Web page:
Lawn and Garden Furniture – The History of the Adirondack Garden Chair

Lawn and garden furniture is often considered to be modern. Let’s face it, there’s not a lot to a chair, right? Not so the Adirondack garden chair.

The Adirondack garden chair has a bit of a murky history and it goes to show that even amongst friends, if a good idea is worth stealing, nothing gets in the way!

Back in 1903, a certain Thomas Lee used to spend his summers in Westport, New York with his large family of 22! The house was short on outdoor furniture and so in his spare time, as a bit of a hobby, Thomas began knocking together pieces of wood to make extra garden furniture that would give his family the extra seating they needed.

After much experimenting, he finally hit upon a design using 11 pieces of wood from one plank which made an extremely comfortable chair with wide armrests where the upright back and seat slant to afford better seating. This accommodated the steep slopes that abound in the region of the Adirondack Mountains in North-East New York State, giving the garden furniture a more luxurious feel.

One of his friends, Harry Bunnell was a carpenter down in Westport, so Thomas showed him his designs. Harry thought that there was tremendous potential for them amongst the summer visitors to the town and in 1904 applied for a patent for the chair, to be known as a Westport Garden Chair.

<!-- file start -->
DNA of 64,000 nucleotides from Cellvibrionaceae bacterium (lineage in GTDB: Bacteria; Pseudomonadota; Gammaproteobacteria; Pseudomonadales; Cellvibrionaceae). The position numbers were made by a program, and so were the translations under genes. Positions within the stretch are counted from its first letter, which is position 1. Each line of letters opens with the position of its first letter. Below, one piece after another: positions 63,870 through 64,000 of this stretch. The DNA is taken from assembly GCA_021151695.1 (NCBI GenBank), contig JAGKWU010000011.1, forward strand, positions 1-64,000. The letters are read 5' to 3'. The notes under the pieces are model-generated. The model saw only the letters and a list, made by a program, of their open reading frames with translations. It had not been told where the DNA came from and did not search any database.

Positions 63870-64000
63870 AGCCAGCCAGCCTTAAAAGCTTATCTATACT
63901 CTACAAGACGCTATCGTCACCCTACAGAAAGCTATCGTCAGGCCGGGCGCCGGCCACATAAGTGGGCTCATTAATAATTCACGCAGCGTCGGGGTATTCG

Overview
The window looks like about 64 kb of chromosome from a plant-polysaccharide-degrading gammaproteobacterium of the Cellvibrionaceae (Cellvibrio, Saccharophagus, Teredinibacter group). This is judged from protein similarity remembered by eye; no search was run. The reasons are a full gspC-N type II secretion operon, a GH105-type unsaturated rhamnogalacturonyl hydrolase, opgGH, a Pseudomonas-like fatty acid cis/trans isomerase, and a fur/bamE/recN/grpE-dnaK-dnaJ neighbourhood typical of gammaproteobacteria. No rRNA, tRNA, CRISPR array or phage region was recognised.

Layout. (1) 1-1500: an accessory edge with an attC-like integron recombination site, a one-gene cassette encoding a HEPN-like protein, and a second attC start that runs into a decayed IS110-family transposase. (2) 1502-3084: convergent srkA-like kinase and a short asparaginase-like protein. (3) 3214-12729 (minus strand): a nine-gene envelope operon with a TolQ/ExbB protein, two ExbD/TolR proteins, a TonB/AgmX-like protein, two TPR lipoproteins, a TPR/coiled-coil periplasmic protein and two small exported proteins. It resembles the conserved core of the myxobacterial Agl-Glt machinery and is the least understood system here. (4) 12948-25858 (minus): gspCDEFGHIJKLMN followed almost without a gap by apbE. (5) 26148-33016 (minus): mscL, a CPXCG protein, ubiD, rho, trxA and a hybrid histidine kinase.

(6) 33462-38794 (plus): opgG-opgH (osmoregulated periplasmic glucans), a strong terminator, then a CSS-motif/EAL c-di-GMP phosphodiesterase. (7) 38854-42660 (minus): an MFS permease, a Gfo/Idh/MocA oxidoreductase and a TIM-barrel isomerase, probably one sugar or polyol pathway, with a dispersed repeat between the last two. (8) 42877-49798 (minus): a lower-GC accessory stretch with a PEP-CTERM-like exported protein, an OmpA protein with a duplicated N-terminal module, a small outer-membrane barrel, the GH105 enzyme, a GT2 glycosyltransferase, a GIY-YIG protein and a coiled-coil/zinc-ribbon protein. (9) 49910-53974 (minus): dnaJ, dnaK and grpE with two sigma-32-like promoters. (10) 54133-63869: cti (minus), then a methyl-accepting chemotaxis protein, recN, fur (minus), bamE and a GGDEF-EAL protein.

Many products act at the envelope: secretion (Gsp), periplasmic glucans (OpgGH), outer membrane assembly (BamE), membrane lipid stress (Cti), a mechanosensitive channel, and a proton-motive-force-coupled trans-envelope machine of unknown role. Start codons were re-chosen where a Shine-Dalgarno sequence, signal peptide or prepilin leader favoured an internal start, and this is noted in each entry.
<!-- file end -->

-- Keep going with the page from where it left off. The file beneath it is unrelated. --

Unbeknown to Thomas Lee, in 1905 Harry Bunnell secured the patent he needed. For over twenty years he manufactured the now famous slope-backed chairs in either a rusty-brown or green wood-stain, stamping the garden furniture with his signature.

Today, these original chairs can fetch as much as $3000 in antique shops, which goes to show the enduring appeal of these attractive chairs.

As more and more manufacturers copied the design, the chairs became known as Adirondack chairs – the name being taken from the region, rather than the town of manufacture and the design comes in a wide selection of benches, rockers and chairs being built to the original plan.

Today, using Polywood recycled plastic, this design for garden furniture comes into it’s own in the Poly-Wood Adirondack chair. Eco-friendly due to the recycling of plastic milk bottles and the like, they are virtually maintenance-free and retain their good looks for a lifetime of pleasure.

Some people like to add cushions to their garden furniture, but with the Poly-Wood Adirondack, as Thomas Lee originally intended with his design, cushions are not required. A good Adirondack design should be comfortable without the addition of cushions.

The Poly-Wood Adirondack lawn and garden furniture comes in a range of colours including sunset red, pacific blue, lemon, lime, tangerine and Aruba, thus giving your garden a splash of colour and a uniqueness I am sure that Thomas Lee would have been proud of.